Knoxville, returning the fire of the Federal forces (General Buckner having in Knoxville only about one hundred infantry) with good effect, when after an hour or more firing, and after several attempts of the Federals to get to the Knoxville railroad depot, they finally withdrew and left us in possession. For the success of this manoeuvre I was very much indebted to Lieutenant Wollohan, of Columbus, Ga. (Battery C), Lieutenant York, of Atlanta, Ga., and also Lieutenant Blount, of Montgomery, Ala. (Battery E); and also to the young and gallant Sergeants John Martin, now of Chattanooga, Tenn., and M. L. Collier, now of Atlanta, Ga., of Battery E, and as gallant and brave a set of young men of our command as ever drew a sword in defense of their country. I cannot remember distinctly the loss, but to the best of my remembrance three men were killed and seven or eight were wounded. I have detailed to you about all of importance that I can call to memory now of my connection with military affairs in Tennessee. You will excuse me in this connection to refer to the personal courage and bravery of Private John Sanders, the last man left at one of my guns (others being either killed or wounded), who, after having had both ram-rods of the gun shot in two by the rifled pieces of the Federals, split a plank and continued loading the piece and firing it, with the assistance of myself and Major Haynes, of General Buckner's staff. General Buckner, after the engagement, addressed me a very complimentary note thanking me and my command for services on that occasion. With best wishes and assurances of esteem I remain, very respectfully, Your friend,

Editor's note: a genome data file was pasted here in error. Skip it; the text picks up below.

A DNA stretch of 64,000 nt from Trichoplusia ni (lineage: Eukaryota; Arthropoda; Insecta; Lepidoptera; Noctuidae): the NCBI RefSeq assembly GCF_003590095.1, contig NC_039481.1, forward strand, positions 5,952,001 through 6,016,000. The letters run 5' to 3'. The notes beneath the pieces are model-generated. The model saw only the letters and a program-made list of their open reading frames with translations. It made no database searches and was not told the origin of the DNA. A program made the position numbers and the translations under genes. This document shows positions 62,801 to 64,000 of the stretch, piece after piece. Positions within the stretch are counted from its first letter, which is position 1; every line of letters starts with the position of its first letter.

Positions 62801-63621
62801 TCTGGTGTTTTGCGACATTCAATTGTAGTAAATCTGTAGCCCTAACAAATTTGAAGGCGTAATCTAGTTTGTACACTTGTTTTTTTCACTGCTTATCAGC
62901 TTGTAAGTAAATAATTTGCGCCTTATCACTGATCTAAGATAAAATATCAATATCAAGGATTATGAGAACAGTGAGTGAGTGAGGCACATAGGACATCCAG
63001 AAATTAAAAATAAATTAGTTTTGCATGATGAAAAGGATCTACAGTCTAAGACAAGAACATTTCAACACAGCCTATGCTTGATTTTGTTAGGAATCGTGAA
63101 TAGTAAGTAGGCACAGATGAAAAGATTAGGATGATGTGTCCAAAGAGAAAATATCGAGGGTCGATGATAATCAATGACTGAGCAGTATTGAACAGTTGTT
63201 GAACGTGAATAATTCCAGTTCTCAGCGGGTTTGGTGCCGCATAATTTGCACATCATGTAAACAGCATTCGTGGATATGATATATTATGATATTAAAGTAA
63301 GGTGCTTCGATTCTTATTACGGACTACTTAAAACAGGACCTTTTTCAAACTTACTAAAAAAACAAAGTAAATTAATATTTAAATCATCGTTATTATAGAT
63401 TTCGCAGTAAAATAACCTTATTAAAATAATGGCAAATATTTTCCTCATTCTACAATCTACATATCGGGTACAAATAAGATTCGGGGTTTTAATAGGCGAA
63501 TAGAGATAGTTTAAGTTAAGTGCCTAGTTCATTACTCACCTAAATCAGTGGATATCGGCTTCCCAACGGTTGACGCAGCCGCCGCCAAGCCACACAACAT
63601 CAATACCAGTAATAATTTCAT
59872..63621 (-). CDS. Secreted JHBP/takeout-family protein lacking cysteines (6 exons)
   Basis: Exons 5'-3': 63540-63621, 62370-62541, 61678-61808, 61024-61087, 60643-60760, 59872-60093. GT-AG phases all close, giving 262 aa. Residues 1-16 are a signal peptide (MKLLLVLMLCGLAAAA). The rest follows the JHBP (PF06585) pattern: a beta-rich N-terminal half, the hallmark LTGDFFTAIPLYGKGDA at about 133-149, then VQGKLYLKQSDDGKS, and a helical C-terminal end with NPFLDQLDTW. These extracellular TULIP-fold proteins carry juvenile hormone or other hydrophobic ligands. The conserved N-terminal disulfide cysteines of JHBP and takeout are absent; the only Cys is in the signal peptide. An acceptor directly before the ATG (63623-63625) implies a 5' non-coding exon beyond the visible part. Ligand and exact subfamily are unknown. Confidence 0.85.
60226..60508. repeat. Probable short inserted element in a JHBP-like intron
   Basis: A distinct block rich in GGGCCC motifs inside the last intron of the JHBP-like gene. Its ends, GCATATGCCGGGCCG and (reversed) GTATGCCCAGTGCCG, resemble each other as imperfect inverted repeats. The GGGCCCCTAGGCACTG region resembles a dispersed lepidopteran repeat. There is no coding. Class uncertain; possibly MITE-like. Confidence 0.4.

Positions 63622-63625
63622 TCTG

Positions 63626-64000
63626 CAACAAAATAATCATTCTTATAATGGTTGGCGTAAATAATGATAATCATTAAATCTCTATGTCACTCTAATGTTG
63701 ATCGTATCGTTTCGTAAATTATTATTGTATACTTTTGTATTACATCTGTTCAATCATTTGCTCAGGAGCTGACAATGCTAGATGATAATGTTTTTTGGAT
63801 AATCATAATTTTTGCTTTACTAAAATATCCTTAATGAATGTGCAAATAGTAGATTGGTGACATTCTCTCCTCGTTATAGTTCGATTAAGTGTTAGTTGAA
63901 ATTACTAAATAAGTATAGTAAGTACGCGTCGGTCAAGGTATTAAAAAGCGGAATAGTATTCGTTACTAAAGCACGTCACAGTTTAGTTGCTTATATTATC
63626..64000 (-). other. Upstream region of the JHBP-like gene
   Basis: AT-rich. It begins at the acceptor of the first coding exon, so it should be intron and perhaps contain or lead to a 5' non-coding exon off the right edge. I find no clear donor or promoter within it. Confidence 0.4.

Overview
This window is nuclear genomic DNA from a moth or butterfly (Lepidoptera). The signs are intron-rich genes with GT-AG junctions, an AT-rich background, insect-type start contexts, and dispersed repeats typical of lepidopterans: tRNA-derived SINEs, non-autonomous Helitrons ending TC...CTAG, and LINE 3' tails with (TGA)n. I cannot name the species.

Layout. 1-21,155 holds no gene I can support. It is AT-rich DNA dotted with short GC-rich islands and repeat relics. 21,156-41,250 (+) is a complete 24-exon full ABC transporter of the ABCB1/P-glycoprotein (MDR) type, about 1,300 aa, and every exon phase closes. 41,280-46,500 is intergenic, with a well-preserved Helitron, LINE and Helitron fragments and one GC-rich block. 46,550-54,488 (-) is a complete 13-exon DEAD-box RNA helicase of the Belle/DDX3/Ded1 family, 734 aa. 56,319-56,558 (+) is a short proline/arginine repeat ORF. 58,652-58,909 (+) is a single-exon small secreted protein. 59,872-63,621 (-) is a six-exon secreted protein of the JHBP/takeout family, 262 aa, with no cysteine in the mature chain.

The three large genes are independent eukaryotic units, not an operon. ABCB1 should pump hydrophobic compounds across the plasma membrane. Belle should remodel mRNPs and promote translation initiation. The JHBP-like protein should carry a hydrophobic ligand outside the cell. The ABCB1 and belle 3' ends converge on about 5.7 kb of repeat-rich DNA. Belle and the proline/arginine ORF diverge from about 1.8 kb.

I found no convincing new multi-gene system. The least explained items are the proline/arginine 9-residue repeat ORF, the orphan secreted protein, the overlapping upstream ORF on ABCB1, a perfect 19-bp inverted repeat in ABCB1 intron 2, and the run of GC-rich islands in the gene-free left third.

Benjamin F. Wyly, Formerly Captain Commanding Company E, Ninth Georgia Battalion of Artillery.